I'd seriously beg to differ with you on this one... in many companies (especially those like internet providers and such), you certainly will need routable IP's to the desktop... if not for actual real need, then because the people working on those desktops, the admins and coders, will refuse to take proxied connections or flaky performance from NAT/IPmasq.
    Sure, if you're talking about sales and marketing, it's not a problem to use IPmasq/NAT. /Andrew

  • Because, as we all know, an academic degree is the best measurement of hands on vendor- and application- specific skills. NOT.

    Of course it isn't. The best measure of hands-on skills is a certification that can be obtained via a three-week "boot camp" by anyone with a modicum of computer experience.

    "Professional" certifications will always be a joke as long as companies use them for marketing purposes only ("See how many MCSE's there are? NT is popular! Support is available!", "See how many CNE's there are? Netware is popular! Support is available!") rather than as a truly objective measurement of a person's skills and knowledge. None of the people I know who are "certified" by any of these programs got the cert because by doing so they would expand their skills - they all got it because it's worth a couple thousand more when the salary negotiations come up.

    Such programs remind me of the "driver safety" courses most states offer to let you remove a traffic ticket from your record. They care not a whit about teaching actual driving skills or imparting safety knowledge - they just want to make sure you sit there for six hours and regurgitate the "right" (i.e., the ones you were given a few moments ago) answers when prompted.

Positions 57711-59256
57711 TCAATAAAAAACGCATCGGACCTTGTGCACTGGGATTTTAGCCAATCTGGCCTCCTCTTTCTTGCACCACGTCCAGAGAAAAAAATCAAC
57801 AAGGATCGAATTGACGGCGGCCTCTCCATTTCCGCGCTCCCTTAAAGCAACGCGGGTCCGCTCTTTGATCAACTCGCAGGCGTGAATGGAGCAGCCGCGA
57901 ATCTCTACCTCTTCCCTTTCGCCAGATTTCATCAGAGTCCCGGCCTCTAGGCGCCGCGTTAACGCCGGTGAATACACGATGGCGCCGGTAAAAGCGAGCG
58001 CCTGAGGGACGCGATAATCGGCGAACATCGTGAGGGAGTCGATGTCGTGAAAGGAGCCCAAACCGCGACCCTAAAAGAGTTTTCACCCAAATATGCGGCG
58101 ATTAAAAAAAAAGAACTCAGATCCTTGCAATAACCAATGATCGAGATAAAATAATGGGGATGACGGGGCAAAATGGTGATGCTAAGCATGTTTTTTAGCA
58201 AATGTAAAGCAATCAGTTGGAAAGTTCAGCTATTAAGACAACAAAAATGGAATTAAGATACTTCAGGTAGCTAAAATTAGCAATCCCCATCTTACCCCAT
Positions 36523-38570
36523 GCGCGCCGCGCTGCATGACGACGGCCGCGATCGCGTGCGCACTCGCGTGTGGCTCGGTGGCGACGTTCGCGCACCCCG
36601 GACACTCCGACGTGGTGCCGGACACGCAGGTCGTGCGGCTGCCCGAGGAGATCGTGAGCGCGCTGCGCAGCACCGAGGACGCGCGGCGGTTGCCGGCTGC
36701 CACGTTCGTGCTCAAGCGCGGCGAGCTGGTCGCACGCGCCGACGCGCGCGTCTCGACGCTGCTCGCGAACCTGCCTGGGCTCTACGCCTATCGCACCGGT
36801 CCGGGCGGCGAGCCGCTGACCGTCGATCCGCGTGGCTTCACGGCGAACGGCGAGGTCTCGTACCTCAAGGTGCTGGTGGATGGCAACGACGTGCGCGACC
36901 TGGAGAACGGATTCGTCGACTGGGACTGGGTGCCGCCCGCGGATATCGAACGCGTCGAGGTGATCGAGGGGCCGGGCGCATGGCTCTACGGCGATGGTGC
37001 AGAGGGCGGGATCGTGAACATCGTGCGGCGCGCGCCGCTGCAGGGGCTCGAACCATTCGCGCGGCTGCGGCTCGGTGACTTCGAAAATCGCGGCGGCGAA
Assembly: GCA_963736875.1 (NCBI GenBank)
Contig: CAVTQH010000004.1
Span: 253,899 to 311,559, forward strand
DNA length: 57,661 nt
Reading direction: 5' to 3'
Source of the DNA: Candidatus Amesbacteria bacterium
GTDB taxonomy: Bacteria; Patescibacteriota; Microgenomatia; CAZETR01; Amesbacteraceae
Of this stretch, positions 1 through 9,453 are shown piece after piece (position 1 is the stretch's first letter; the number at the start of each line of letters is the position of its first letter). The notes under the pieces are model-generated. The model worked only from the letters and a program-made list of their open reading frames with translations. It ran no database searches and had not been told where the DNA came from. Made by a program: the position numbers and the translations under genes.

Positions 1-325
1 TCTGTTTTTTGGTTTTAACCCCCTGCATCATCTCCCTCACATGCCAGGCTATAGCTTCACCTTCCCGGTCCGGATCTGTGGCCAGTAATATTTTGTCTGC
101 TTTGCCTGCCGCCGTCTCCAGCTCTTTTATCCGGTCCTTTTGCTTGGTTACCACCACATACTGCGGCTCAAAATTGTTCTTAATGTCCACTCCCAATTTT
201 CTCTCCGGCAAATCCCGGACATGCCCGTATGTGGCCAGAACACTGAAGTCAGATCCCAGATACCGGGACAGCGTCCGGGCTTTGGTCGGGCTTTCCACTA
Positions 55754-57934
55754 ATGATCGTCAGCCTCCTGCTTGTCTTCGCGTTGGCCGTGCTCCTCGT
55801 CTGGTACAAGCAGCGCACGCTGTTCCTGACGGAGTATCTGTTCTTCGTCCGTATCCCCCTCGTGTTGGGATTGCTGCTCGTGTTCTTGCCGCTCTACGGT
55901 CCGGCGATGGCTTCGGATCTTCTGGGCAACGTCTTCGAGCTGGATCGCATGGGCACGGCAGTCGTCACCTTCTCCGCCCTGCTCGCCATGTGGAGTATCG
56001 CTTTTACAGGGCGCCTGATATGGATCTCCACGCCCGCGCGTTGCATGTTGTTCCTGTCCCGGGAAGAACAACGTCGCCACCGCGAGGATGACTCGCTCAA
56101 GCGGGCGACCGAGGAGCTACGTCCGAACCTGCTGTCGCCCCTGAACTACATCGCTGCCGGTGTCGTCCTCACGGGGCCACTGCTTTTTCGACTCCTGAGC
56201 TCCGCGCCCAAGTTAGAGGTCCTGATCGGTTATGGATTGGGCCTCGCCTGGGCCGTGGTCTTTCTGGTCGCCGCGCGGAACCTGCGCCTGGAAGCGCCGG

Pfft!

  • http://www.fourmilab.ch/webtools/demoron iser [fourmilab.ch]

    Please... I can?t stand reading HTML with a bunch of ?question marks? littering it. It?s very annoying, don?t you think?

  • i sometimes liken system and network admin to being a coal stoker in the basement of a big building, just shoveling coal into the furnace 24/7 to keep the business above running.

    punchline of your story is that they fired the (only?) full time system administrator.

  • I'm in the UK, so perhaps the climate is somewhat different.

    But, how DO *most* people get their MSCE/CNE/etc papers? Do most people pay for them themselves out of savings etc, out of their salaries, or do they have their employers pay for them?

    As for me, I'm 19 with no formal qualifications. I'm working in the IT dept. at a council because I aced the techy quiz I was given at the interview, 'cos I'm a cocky bastard who knows what he knows and knows enough buzzwords and background info about what he doesn't know to get by. :-)

    The difference in practical knowledge levels and approach between my degree-educated colleagues and the self-taught self is extremely noticable.

    Most of the skills I've brought to the dept. are UNIX and Internet related, but a few months ago the council paid to send me on the Exchange Server course, so I could set up the email for council. If we have enough money in the budget I might even get sent on the NT admin courses that were the prerequisite for the Exchange course :)